The Sharp CNN Commentator Telling Trumpers 'Boy, Bye'
WHY YOU SHOULD CARE
Because she’s keeping CNN woke.
By Daniel Malloy
Her eyes open wide and turn left as she blinks and looks away from her CNN co-panelist, Kayleigh McEnany, who is extolling Donald Trump’s good deeds. The effect is cartoonish — and secures the Eye Roll in the Angela Rye pantheon of internet gold.
She’s made for a social media video-clip age, in which a well-debated point means you DESTROYED someone. YouTube is crammed with Rye highlights, from using a Beyoncé-inspired “Boy, bye” to shut down Trump ally Corey Lewandowski to calling talk-show host and former congressman Joe Walsh a “bigot” who doesn’t deserve a televised platform. But it is the Eye Roll that best captures how Rye lets you know what she thinks, even when it’s not her turn to speak. Or, as her former boss, Mississippi Democratic Rep. Bennie Thompson, puts it: “She’s not bashful.”
No, she’s not, and it draws Rye plenty of online hate amid the congratulatory flame emojis. When OZY asks about a double standard, she replies sharply: “The angry Black woman thing.” Well, yes. “I own whatever my emotions are,” she says. “Yeah, sometimes I’m mad, and it’s OK.”
When Rye, 37, started out in TV commentary just a few years ago, she says she was somewhat timid, but she found the voice that’s now heard regularly on CNN and NPR expressing searing outrage at the rise of Trump. “She’s going to be the Beyoncé of political commentary in a way you haven’t seen since Oprah,” says Van Jones, a fellow liberal activist and CNN commentator. “In fact, Beyoncé is the Angela Rye of music. That’s what you’re going to say in five years.”
Rye grew up in Seattle, the daughter of an activist and a retired college administrator. Her earliest political memories involve the anti-apartheid movement and getting a street renamed for Martin Luther King Jr. Her first big sacrifice for the movement came in 1990, when her father informed the fifth-grader that she had to deface her new Air Jordans by putting duct tape over the Nike logo, part of a national protest over the company’s lack of business dealings with Blacks. She complied, but was relieved when the protest ended. (Rye got off easy: There was a shoe bonfire in Los Angeles.)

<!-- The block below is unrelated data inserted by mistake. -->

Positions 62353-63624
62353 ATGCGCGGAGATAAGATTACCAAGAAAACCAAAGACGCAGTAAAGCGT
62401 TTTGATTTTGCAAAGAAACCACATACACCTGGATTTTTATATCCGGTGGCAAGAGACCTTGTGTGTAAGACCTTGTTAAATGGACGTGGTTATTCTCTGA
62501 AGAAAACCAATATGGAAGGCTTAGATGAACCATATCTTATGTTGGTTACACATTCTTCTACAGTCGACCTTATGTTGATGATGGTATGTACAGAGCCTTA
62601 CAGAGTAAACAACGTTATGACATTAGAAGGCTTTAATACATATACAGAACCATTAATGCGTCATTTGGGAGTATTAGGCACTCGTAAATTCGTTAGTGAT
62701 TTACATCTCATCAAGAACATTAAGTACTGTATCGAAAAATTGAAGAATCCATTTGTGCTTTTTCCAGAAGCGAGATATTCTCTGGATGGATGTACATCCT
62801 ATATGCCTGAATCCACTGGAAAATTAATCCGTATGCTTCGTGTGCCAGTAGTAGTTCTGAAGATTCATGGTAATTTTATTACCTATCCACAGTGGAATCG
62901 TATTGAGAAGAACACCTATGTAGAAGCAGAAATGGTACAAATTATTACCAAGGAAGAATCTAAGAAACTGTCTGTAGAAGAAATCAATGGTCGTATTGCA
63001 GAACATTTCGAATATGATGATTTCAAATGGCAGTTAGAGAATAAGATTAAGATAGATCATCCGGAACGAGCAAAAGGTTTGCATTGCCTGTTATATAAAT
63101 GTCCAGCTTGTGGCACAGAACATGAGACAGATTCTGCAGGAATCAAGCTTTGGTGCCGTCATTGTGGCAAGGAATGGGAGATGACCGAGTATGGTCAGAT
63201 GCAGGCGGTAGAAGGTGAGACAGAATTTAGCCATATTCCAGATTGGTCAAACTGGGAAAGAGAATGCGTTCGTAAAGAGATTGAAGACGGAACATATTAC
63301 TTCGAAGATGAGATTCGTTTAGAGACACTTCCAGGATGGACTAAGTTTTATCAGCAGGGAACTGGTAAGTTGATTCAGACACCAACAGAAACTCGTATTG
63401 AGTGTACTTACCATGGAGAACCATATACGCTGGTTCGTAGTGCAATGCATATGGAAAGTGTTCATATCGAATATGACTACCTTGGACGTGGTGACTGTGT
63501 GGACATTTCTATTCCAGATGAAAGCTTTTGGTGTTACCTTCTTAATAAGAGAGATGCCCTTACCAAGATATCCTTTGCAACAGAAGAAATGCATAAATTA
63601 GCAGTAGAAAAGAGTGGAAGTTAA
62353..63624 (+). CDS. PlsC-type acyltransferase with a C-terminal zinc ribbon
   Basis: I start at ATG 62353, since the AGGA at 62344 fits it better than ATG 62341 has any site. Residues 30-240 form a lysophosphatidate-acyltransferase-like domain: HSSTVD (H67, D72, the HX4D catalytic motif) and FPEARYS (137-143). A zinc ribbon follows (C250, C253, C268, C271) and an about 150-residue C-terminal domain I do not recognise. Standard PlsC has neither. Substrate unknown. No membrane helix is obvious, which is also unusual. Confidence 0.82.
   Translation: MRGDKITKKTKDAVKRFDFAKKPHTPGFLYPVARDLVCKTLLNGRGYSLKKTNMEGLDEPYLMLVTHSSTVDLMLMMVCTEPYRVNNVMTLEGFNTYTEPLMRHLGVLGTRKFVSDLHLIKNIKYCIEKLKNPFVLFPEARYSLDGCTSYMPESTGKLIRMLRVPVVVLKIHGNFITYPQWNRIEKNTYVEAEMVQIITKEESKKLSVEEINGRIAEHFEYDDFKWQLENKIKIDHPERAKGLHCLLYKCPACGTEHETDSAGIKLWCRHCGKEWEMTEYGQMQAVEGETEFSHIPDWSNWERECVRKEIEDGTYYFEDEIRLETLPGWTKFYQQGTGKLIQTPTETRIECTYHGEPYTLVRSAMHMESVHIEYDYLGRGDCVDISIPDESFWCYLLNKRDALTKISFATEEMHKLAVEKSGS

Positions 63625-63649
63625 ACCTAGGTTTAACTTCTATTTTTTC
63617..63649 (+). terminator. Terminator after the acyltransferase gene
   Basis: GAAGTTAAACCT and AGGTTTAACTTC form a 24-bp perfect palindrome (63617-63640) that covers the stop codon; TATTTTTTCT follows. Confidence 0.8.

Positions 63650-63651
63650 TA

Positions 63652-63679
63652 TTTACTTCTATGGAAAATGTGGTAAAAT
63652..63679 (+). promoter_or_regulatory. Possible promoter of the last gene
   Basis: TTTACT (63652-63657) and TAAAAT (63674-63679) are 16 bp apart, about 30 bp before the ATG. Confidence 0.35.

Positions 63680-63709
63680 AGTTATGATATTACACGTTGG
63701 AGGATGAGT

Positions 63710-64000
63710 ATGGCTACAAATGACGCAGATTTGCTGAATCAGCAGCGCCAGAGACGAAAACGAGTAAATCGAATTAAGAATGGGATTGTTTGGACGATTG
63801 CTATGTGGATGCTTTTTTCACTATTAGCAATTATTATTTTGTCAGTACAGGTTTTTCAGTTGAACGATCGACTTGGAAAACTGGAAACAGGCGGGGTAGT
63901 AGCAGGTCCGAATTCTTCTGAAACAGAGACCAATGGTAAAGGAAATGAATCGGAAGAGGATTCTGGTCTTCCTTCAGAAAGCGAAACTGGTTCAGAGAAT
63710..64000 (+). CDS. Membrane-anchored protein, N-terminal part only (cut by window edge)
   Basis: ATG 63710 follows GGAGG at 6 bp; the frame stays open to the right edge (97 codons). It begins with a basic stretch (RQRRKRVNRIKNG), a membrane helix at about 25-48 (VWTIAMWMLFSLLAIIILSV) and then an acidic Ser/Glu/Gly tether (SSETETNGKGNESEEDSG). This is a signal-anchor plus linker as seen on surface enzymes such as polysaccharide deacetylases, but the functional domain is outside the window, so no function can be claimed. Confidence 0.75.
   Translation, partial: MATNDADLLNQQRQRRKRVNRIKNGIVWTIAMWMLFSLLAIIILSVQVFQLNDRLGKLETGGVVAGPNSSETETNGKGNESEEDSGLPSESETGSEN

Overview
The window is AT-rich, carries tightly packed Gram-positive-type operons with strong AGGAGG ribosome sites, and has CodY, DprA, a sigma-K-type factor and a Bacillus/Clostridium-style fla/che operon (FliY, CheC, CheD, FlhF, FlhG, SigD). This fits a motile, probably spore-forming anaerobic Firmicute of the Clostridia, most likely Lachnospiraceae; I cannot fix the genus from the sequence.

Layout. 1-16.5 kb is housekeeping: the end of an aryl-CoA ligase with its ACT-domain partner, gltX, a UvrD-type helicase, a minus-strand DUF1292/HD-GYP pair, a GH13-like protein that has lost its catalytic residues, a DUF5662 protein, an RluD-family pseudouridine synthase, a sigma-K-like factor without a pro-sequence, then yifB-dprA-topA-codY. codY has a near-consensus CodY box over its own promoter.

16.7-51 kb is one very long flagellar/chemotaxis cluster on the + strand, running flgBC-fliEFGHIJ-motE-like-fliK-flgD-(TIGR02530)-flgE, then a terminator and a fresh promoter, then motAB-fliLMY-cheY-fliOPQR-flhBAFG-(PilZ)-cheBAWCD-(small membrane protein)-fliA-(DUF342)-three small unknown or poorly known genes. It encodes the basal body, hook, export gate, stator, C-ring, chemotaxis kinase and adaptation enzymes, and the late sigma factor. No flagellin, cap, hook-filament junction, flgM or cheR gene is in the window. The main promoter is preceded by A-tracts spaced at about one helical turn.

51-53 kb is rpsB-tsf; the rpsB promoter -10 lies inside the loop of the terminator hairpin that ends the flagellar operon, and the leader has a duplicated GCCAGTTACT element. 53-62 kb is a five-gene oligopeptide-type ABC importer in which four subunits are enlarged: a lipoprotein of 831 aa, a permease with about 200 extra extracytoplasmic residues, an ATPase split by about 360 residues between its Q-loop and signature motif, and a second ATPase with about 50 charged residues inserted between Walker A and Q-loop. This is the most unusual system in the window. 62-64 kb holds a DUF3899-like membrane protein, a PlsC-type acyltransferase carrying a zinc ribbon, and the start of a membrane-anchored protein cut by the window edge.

[You] have to have a combination of brains and charm and brass, because you gotta be able to jab.
Jack Kingston, former U.S. congressman and CNN political commentator
Rye always wanted to be a lawyer, first as a Jerry Maguire–style sports agent, then as a Johnnie Cochran–style trial attorney. While at Seattle University School of Law, an internship in Los Angeles with Rep. Maxine Waters set her on a political path. She went to Washington, working for Thompson on the House Committee on Homeland Security, where she pushed for more minority hiring by the Department of Homeland Security and its contractors. As executive director and general counsel for the Congressional Black Caucus, Rye helped guide the group during what she acknowledges was a frustrating time, when its legislative goals were blocked in a newly Republican Congress, and there was substantial pressure not to butt heads with the first Black president even as the group wanted Barack Obama to push harder on civil rights and jobs for Black communities. Now Rye looks back with nostalgia on the pre-Trump “glory days.”
In 2013, she left Capitol Hill to launch a political advocacy firm, Impact Strategies. She had been courted by a law firm, but when it lowballed her on salary, Rye decided she could make more money on her own — and do it her way. The firm’s political and communications strategy focuses on “social impact work” and has counted Microsoft, PayPal and the Service Employees International Union among its clients.
Rye’s television debut came on C-SPAN when she was working with the Congressional Black Caucus, and, she says, her boss at the time, Rep. Emanuel Cleaver, thought staffers could help reach young people. From there, she was noticed by TV One and then MSNBC, where she appeared regularly on Al Sharpton’s Politics Nation, among other shows. She joined CNN as a contributor and broke out as a star during the tumultuous 2016 campaign. She even impressed a Trump-supporting CNN sparring partner — Jack Kingston, the former Republican congressman from Georgia. Kingston says he noticed Rye tearing up during Obama’s final speech as president, a sign that she’s more authentic than most in Washington. But she’s a perfect fit for cable news combat in 2017. “Really, what sells ads are food fights,” Kingston says. “So I think that you do have to have a combination of brains and charm and brass, because you gotta be able to jab.… I can say this because I am a Republican and it’s still allowed: Angela’s a good-looking woman, and in TV, that counts.”
In July, Rye added to her YouTube reel by telling Kingston that Trump was “your president,” not hers. The clip raced through conservative media. “Rye’s lack of civility knows no bounds,” declared NewsBusters. “That’s just immature,” huffed Townhall. Rye shrugs off the criticism, insisting that Trump’s bullying rhetoric is a signal that “diplomacy’s out the window.”
This summer, she launched a podcast, On One With Angela Rye, where she trades quips for lengthy interviews and humorous “rants” on the latest Trump news. She refers to Obama as “the last real president,” while urging her audience to “stay woke” and “resist, y’all.”
Is this the path to a TV show of her own? Rye says she’s “had to overprove my qualifications” as a woman of color, while other “fly-by-night” commentators get shows. But she’s more focused on setting an example and opening doors for other women and minorities. “You can have an all-Black panel and still get a variety of opinions, and that is a good thing,” she says. In any case, her style would be hard to duplicate.